Some men are in the habit of touching women, says Nora Baguma, a vendor at Nakawa market, in Uganda’s capital Kampala. “We call them bayaye,” she says, sitting at her banana stall.
“We give men punishment for this. I take men to the office if they cause problems. They can suspend that man for a week or a month,” Baguma explains. “It makes them stop. They fear us.”
Baguma is the women’s representative of Nakawa market, one of Kampala’s largest, where about 7,000 workers sell their wares.
The work of a local organisation, the Institute for Social Transformation, has increased awareness about sexual harassment among women at Nakawa. A protocol for dealing with cases has now been established; before, women in the market could only hold perpetrators to account informally.
The market is divided into six zones, each with 40 departments. Every department has a women’s representative, and they are the first port of call for sexual harassment complaints. Next is the zone leader, and above that the market’s disciplinary committee.
As she puts handfuls of mukene (dried silver fish) in bags for customers, market vendor Catherine Nanzige explains how punishments vary depending on the severity of the crime. “You pay a fee of 50 to 100,000 Ugandan shillings (about £10–20) and if you pay that fee and do the same thing again, you are given a month suspension from the market. If you continue, they expel you.”
A Nakawa market committee member, Nanzige has been working there since she was a child, helping at her mother’s stall.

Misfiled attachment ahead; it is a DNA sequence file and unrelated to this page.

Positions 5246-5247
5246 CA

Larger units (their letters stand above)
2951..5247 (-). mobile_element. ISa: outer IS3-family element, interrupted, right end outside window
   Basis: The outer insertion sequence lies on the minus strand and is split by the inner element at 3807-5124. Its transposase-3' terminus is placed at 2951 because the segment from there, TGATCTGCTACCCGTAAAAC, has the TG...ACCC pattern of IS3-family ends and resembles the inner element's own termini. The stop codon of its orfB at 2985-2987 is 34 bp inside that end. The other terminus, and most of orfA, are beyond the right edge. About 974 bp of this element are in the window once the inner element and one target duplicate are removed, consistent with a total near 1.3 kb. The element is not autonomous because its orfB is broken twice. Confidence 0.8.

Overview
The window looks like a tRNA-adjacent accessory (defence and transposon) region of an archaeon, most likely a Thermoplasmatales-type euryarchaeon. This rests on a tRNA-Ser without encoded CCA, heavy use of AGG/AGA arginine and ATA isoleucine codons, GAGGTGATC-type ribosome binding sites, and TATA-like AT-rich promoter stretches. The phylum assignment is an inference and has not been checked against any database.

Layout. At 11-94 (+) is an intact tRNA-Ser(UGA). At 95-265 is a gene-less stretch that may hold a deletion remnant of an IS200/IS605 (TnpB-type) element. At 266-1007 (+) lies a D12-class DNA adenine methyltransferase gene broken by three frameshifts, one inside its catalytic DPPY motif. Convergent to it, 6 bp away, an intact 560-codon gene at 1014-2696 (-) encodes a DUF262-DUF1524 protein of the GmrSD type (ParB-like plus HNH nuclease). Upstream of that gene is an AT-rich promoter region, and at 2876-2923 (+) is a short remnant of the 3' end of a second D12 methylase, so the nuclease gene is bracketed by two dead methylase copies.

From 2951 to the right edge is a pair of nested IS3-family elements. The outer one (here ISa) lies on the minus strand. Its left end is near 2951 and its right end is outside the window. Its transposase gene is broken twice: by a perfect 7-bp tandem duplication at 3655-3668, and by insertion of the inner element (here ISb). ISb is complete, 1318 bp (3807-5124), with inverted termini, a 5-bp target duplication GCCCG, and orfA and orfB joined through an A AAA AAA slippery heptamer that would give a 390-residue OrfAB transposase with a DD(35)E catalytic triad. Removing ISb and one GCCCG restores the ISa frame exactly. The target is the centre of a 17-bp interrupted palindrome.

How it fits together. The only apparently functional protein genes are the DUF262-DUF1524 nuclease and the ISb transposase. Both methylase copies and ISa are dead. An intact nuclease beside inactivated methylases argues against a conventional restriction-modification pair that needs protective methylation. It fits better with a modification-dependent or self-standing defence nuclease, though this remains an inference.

“They see me and they fear me, because they know if I see them touching someone I will say that one is not in order, pay 100,000 shillings,” she says.
Many, though, are still reluctant to speak out – particularly younger women and girls. “Waitresses serving lunch here are young, 12 or 13 years old. When they take food to customers, those men harass them,” says Susan Tafumba, another vendor and secretary of Nakawa’s groundnuts department.
“They can touch the breast, make some gesture, say something, before they will give them the money,” sighs Tafumba. “Young girls here don’t know they can get help, so they end up keeping quiet.”
Worldwide, women working in the informal sector have long fought sexual harassment at work. A recently adopted international treaty influenced by the #MeToo movement is designed to offer such women new protections.
The convention concerning the elimination of violence and harassment in the world of work has been praised for its focus on informal sector workers, who represent 61% of the world’s labour force and more than 80% of Uganda’s.
“It has redefined the world of work to go beyond the workplace itself, and provides for all kinds of employees,” explains Ophelia Kemigisha, a Ugandan human rights lawyer. The convention covers the formal and informal economy as well as public and private spaces, for example protecting the rights of women when commuting to and from work.